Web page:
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      Inflammation and Atherosclerosis in End-Stage Renal Disease

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          Atherosclerosis is a multifaceted process which may be initiated by various insults to vascular endothelium. Independently of the nature of the offending factor, the endothelial dysfunction that results from the initial insult is characterized by increased adhesiveness of the endothelium to leukocytes and platelets and by the synthesis of vasoactive molecules, cytokines and procoagulant factors. This defensive response is characterized by classical inflammatory changes and may lead to plaque formation, luminal obstruction and plaque rupture. Factors involved in arterial damage in end-stage renal disease (ESRD) span from classical risk factors to disease-peculiar factors (anemia, secondary hyperparathyroidism and exposure to bioincompatible dialysis membranes and/or contaminated dialysis fluid) and to emerging and novel risk factors such as hyperhomocysteinemia, infections and accumulation of the endogenous inhibitor of NO synthase, asymmetric dimethylarginine (ADMA). There is strong and consistent evidence that acute phase reactants like C-reactive protein and cytokines like IL-β, TNF-α and IL-6 are independently associated with death and atherosclerosis in ESRD patients. The experimental and epidemiological data collected thus far coherently show that endothelial dysfunction resulting from inflammation may promote abnormal vascular behavior and thrombosis in ESRD. There are several possible therapeutic approaches for reducing the risk excess associated with inflammation in ESRD. These possibilities range from drugs interfering with the angiotensin system or with adrenergic activity to anti-inflammatory and antilipid agents to vitamins, antioxidants, to the amino acid precursor of nitric oxide, L-arginine, and perhaps to antibiotics. The intellectual framework is well delineated but very few controlled trials have been performed or are underway in patients with ESRD.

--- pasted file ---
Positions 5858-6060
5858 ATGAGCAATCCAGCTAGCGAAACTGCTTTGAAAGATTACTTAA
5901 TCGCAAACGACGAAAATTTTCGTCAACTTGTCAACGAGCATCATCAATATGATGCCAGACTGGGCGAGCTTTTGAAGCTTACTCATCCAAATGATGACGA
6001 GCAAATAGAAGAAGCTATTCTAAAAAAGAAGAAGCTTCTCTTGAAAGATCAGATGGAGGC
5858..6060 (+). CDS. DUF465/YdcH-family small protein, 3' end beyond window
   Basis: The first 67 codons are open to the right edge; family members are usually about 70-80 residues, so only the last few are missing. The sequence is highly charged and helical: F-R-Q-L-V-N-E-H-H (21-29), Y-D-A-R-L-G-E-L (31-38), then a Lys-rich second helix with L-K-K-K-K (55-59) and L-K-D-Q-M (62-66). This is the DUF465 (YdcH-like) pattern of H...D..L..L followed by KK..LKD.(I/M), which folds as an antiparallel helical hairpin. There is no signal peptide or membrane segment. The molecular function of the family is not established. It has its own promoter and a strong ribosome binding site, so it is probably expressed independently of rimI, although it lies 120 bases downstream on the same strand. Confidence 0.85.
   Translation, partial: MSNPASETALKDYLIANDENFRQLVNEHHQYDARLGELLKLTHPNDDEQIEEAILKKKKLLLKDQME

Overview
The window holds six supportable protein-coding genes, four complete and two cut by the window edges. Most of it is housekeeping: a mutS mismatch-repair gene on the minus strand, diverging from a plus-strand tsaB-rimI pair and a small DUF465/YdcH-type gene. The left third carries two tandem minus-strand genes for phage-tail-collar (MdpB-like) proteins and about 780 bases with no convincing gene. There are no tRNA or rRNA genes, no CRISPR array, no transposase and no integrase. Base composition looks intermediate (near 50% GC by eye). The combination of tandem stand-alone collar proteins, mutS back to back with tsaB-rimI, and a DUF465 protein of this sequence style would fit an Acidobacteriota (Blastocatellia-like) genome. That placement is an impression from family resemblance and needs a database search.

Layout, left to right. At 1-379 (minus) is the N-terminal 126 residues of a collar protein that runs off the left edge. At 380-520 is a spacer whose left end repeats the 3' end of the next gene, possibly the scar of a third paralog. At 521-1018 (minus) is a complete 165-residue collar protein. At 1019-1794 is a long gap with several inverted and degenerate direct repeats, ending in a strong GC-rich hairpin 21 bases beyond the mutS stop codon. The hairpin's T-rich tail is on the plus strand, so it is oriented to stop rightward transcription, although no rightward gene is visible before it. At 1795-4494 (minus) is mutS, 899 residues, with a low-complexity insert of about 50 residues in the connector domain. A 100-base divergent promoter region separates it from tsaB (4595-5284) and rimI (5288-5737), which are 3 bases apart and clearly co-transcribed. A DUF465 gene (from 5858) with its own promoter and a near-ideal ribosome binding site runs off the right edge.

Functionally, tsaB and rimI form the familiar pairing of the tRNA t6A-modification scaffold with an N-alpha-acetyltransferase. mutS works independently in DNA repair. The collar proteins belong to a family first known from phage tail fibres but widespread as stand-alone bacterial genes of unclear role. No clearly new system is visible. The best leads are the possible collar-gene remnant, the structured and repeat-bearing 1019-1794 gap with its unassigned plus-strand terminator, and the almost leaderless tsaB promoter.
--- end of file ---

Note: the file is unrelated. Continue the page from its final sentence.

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          Most cited references 9

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          Widespread coronary inflammation in unstable angina.